Matomo-Image-Tracker Psittaciformes - Forpus - Yellow Faced Parrotlet


Yellow Faced Parrotlet - Forpus Xanthops - Vulnerable

The yellow-faced parrotlet (Forpus xanthops) is a species of parrot in the family Psittacidae.


Yellow-faced parrotlets are about 14.5 cm (5.7 in) long and weigh about 35 grams (1.2 oz). Their bodies are mostly dark or olive green with gray washes on the nape and mantle and yellow-green underparts, and foreheads, crown, cheeks, and throat are bright yellow. A gray-green stripe extends backwards from each eye. Eyes are dark brown and feet and lower mandibles are light peach. The upper mandible is light peach with a gray or darker brown base. Yellow-faced parrotlets are sexually dimorphic: males have bright blue lower backs, tail, secondary, and underwing coverts, and inner primary feathers. Females' blue feathers are lighter on their backs and rumps, with blue-tinged green coverts, secondaries, and primaries. Juveniles of the species look similar to adults, but are duller and have fewer yellow feathers and an entirely peach beak. Like all parrots, yellow-faced parrotlets exhibit zygodactyly, meaning two toes face forward and two toes face backward.

Distribution and Habitat

Yellow-faced parrotlets are found in northwestern Peru in the upper Rio Marañón valley, from eastern La Libertad north to southeastern Cajamarca and southern Amazonas.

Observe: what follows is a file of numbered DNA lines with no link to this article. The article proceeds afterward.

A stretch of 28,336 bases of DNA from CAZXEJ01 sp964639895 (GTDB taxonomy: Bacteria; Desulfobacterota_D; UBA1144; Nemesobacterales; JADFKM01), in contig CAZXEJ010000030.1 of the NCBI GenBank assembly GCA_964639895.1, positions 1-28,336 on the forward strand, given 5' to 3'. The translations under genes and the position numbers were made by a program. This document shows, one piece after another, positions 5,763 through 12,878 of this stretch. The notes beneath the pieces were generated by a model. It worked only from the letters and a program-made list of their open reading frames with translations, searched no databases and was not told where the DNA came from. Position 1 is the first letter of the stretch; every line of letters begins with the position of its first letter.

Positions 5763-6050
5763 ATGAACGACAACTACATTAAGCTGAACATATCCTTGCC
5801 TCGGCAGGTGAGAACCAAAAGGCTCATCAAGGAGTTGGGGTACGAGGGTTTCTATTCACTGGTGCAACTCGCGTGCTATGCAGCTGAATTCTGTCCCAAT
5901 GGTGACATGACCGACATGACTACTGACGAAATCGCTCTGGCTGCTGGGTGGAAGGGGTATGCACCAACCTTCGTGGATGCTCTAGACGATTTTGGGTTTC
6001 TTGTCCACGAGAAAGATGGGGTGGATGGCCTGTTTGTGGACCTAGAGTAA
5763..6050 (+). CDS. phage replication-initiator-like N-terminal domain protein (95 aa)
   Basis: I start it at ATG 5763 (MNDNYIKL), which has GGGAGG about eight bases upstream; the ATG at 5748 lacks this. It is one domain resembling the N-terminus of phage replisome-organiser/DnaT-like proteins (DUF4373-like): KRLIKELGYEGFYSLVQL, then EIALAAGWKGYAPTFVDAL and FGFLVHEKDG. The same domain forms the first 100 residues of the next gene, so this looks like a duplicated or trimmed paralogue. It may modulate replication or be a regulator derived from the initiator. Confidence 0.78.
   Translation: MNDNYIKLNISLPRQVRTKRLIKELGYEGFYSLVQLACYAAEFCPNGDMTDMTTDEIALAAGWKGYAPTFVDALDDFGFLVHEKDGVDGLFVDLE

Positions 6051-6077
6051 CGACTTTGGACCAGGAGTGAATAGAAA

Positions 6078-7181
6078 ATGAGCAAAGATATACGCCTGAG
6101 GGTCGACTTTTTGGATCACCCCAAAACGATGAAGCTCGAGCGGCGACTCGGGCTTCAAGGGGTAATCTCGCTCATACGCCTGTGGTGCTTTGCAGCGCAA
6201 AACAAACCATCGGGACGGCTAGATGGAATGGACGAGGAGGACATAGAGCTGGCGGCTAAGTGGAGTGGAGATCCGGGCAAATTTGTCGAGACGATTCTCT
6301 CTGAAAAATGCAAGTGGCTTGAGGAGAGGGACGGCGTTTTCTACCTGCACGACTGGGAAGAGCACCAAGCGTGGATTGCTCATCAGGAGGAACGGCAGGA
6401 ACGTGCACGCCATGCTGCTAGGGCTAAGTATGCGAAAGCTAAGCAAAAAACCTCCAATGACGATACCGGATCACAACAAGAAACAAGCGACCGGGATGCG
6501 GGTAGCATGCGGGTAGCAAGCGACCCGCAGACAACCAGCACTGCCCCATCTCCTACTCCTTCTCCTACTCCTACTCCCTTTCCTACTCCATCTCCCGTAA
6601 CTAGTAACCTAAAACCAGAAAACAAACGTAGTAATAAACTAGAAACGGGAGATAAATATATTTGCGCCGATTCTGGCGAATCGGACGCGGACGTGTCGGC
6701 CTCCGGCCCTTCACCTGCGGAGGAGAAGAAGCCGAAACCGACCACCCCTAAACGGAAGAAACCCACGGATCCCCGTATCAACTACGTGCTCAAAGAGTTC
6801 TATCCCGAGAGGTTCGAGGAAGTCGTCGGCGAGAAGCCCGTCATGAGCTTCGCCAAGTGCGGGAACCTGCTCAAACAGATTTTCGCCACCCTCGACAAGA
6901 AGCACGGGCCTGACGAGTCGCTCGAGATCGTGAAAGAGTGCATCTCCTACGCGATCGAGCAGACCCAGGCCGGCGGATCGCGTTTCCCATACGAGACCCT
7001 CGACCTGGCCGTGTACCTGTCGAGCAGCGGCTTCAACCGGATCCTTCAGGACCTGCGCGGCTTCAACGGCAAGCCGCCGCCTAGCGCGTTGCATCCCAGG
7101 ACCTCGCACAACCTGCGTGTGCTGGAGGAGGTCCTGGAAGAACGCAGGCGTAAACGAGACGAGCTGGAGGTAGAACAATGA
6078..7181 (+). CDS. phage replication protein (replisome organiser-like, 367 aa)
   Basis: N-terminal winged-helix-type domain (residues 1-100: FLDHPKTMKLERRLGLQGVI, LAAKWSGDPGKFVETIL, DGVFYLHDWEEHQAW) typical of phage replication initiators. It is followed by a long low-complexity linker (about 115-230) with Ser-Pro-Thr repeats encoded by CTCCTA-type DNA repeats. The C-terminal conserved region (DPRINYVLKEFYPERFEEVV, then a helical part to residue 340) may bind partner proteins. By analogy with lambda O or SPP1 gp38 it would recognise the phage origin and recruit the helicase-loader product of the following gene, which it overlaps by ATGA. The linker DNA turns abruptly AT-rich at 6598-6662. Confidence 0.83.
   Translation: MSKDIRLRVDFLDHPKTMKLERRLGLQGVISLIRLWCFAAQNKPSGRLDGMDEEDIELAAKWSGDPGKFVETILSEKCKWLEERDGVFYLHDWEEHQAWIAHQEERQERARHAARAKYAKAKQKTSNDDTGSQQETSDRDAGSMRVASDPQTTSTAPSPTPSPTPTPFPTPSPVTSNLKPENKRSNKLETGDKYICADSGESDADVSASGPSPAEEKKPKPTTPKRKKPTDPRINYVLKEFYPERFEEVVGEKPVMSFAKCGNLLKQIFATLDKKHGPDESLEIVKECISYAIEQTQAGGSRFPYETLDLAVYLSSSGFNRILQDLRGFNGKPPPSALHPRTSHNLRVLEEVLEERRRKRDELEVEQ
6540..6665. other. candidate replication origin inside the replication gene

Yellow-faced parrotlets prefer arid, low-density woodlands in upper tropical and subtropical areas including scrub, riparian zones, open balsa woodland, cactus montane desert, and open country with scattered vegetation. They are found at altitudes of 800–1,000 metres (2,600–3,300 ft), and rarely up to 2,400 metres (7,900 ft) above sea level.


The yellow-faced parrotlet is currently listed as a Vulnerable species by the IUCN Red List. The number of mature individuals in the wild is estimated to be 250-999 birds as of October 2016.


The population size is currently stable, but birds are often trapped for the wild parrot trade. The mortality rate of this practice is estimated to be 40-100%. The construction of dams on the Rio Marañón is also a threat to yellow-faced parrotlet populations, as human activity tends to be detrimental to their habitat.

Yellow-faced parrotlets are protected, and international trade is prohibited by the Wild Bird Conservation Act and other legislation.

Behavior and Ecology

Yellow-faced parrotlets are very social; they roost communally in flocks of up to 70 pairs.

Calls are quiet tweets and chirps.


Yellow-faced parrotlets typically breed between March and April; females lay clutches of 3-6 small white eggs. Yellow-faced parrotlets actually do not build nests but chew and rearrange wood shavings into shallow depressions on the ground.


Yellow-faced parrotlets mainly feed on cactus and tree fruits, seeds, flowers, and grass and wheat seeds.


Because of their Vulnerable status, yellow-faced parrotlets are very rare in captivity. Illegal pet traders in its range capture wild birds every year, though this practice is not very lucrative and merits severe punishment. It is estimated that fewer than 50 captive yellow-faced parrotlets in the U.S., though this number is simply a guess. They are easy to breed in captivity, which aids many organizations, such as the International Parrotlet Society, in maintaining successful breeding programs in efforts to conserve this species.

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Psittaciformes, The Parrot Index, a part of Phoenix Feathers © 2016 - 2023
Page last updated: 7/15/23

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